The time needed to save for a deposit differs depending on which state you’re looking to buy too.
The higher median-priced home in NSW means those earning an average income will need to save 20% of their earnings for a whopping 6.9 years to save the required median $172,000 deposit.
If you live in Queensland, the average household on a median income could have to save for a much shorter amount of time, at 5.4 years.
In the other major states - Victoria, South Australia and Tasmania - the time needed to save all hovers around 6.2 years.
First-home buyers make a slow comeback
Since the number of new first-home buyer loans peaked in 2021, when interest rates fell to an all-time low, the data has done a sharp nosedive.
Loans to first-home buyers have plummeted, driven by increasing interest rates making it harder to afford a mortgage.
While there has been an uptick in the number of first-home buyers entering the market over the past few months, numbers still remain historically very low, PropTrack’s report author and senior data analyst Karen Dellow said.
“With expectations that interest rates are at, or close to their peak, and employment and wages growth likely to continue, the dramatic decline in affordability starting in late 2021 may begin to slow,” she said.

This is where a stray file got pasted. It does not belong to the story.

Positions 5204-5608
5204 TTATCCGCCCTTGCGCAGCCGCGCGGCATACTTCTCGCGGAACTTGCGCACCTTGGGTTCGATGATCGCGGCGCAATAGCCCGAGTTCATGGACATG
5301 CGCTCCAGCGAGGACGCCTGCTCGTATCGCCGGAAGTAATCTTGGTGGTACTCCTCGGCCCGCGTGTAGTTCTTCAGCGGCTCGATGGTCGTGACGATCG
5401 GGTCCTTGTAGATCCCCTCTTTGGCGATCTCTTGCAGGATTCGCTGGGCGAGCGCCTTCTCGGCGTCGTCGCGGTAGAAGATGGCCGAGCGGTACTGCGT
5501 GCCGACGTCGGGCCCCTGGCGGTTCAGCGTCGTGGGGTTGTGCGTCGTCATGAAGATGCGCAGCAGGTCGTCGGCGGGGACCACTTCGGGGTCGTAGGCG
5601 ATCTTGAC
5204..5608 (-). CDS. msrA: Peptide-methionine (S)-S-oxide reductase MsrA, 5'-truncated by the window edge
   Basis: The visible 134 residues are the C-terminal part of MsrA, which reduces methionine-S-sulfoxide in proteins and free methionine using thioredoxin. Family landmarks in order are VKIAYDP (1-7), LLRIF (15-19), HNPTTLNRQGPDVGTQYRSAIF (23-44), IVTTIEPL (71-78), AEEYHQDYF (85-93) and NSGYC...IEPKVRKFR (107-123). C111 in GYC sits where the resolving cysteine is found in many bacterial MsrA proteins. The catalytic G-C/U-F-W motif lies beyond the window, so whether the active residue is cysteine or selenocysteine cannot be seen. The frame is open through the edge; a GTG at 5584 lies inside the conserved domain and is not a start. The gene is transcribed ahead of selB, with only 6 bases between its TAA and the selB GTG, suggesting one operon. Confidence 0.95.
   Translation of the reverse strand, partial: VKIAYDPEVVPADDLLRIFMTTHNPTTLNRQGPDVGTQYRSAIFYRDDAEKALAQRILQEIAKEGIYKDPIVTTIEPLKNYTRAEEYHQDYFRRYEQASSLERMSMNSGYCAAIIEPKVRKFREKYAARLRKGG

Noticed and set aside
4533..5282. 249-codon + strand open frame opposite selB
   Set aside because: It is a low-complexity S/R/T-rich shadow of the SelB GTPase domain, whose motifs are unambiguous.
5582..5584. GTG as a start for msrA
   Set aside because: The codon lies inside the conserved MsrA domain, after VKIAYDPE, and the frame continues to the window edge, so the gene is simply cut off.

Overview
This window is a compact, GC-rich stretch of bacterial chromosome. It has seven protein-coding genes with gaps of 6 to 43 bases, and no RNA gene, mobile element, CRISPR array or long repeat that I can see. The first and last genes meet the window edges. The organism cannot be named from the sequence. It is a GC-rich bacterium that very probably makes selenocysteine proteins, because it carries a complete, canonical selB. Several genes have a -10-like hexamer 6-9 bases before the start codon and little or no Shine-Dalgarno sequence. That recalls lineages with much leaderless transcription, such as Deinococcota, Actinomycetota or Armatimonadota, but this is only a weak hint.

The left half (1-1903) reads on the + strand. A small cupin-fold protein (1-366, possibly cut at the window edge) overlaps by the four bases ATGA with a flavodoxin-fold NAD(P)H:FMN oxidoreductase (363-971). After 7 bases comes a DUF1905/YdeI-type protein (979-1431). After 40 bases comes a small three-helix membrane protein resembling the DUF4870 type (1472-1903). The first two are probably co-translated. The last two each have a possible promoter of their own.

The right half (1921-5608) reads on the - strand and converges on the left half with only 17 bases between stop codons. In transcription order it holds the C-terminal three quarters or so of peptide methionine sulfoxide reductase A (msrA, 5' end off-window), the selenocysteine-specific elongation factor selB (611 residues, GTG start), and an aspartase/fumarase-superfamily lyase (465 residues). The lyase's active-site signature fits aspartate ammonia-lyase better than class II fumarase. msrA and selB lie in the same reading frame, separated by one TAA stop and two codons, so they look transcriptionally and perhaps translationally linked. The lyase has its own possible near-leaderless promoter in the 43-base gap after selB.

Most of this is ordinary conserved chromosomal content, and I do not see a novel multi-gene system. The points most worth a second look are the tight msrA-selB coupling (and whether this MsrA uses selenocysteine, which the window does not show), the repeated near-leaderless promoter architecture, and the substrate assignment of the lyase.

“However, affordability will continue to be an issue in Australia for the foreseeable future, especially as home prices continue to rise.”
There are ways for first-home buyers to reach their deposit quicker
- Make use of government grants
Government grants and stamp duty concessions available to first-home buyers can take some of the sting out of purchasing your first property.
Some of these are conditional, depending on things like the age or value of the property so be sure to check your eligibility before factoring these into your budget.
- Move in with family or into a shared house
If you have the option, moving back home with family can help you save on rent costs, freeing up more cash for your deposit.
Alternatively moving into a shared house so you can split rent multiple ways will also afford you some big savings.